TOKYO — The Japanese government will require that website operators give internet users a way to keep their browsing data out of the hands of third parties as it moves to address growing privacy and security concerns, Nikkei has learned.
The Ministry of Internal Affairs and Communications will start studying concrete measures in December, with an eye on amending the telecommunications and business law and guidelines. Besides addressing privacy and security concerns, Japan intends to move closer to international standards.
The ministry will set rules regarding the practice of selling browsing data to third parties such as advertising agencies. The data can be used to personalize ads, but many consumers are growing more uncomfortable as they realize their browsing and other online behavior is being tracked.
Currently, Japan has no clear user consent rules. The communications ministry plans to ban website operators from furnishing a user’s data to a third party unless that party has gained prior consent directly from the user. All businesses with websites will be required to follow the regulation. Companies that do not provide browsing data to third parties but use it themselves to improve their service will be excluded.
In some cases, major companies already display a request for consent that users are asked to click. However, many companies provide data to third parties without obtaining prior consent. Under the new mandate, users will be able to refuse to allow their browsing history to be passed on, even after they finish browsing.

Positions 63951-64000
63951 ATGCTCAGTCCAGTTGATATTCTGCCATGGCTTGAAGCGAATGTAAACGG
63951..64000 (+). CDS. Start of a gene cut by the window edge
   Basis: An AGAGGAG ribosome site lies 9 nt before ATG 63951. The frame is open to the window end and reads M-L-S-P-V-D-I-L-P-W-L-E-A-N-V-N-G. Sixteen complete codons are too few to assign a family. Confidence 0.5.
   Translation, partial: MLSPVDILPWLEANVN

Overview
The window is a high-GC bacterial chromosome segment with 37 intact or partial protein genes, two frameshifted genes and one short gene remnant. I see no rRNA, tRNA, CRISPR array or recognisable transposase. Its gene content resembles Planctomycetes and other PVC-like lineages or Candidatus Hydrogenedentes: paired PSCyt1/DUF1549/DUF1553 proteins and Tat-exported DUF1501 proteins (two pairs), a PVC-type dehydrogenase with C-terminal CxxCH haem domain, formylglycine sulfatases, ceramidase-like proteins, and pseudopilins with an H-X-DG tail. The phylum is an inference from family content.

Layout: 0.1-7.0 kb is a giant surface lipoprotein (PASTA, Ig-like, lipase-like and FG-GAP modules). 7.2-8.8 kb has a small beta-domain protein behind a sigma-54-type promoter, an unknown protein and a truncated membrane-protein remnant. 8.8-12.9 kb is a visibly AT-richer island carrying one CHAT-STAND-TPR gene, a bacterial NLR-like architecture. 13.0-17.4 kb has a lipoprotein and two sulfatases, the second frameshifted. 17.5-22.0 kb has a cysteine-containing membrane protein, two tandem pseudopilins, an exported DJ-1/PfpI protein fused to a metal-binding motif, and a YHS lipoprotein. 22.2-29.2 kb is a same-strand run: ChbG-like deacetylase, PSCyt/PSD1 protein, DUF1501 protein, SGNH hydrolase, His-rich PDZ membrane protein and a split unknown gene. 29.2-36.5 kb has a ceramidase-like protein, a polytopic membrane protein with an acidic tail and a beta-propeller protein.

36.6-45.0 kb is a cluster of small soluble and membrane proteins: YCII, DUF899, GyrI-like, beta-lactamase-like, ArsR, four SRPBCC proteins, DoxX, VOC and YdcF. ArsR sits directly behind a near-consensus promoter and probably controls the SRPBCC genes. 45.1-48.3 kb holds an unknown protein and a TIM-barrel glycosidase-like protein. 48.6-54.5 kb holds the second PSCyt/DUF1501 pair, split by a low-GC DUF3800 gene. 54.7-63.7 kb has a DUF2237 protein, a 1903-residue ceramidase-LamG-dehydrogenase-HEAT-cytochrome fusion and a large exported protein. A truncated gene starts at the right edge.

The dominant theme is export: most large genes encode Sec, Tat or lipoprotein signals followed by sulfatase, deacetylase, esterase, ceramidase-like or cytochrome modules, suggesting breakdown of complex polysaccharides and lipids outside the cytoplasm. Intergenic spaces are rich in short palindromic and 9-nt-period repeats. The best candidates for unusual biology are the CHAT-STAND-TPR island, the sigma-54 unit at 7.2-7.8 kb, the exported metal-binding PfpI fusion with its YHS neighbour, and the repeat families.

Many companies outsource the running of their websites to contractors and do not fully grasp how data collected from their sites is shared. The ministry believes it is necessary to ensure that data sharing can be terminated upon the request of users.
Under the Personal Information Protection Law of Japan, browsing history is not considered personal information. As a result, the data is being collected and used without consent. Experts have raised concerns and say Japan is behind other countries when it comes to data protection.
In the EU, discussions on tightening rules regarding the obtaining of user consent have been proceeding in recent years. Draft regulations require website owners that provide cookie data to third parties to obtain user consent.
Although there are no uniform rules in the U.S., it is often possible for users to refuse to allow website operators to share their data.
Apple, which markets itself as being concerned about user privacy, has added a function to its Safari web browser that can safeguard a user’s browsing data and keep it from being passed on. Google is planning a similar feature, and other internet giants are competing to strengthen their own privacy protections.
When Japan introduces its regulation, users will have an easier time refusing to allow their data to be shared.
Advertisement distributors and browsing data analysts are expected to be especially hard hit. These types of companies will find it difficult to expand, which may lead the online advertising industry to shift its business model.
The clampdown could create demand for privacy-friendly alternative technologies.
There is also a view that conglomerates like Google and Apple, which hoover up huge troves of data from their own operations, will grow even more dominant, and that the situation will make it even more imperative to create a fair competitive environment that ensures privacy.
The communications ministry will have to design a system that considers all of these matters.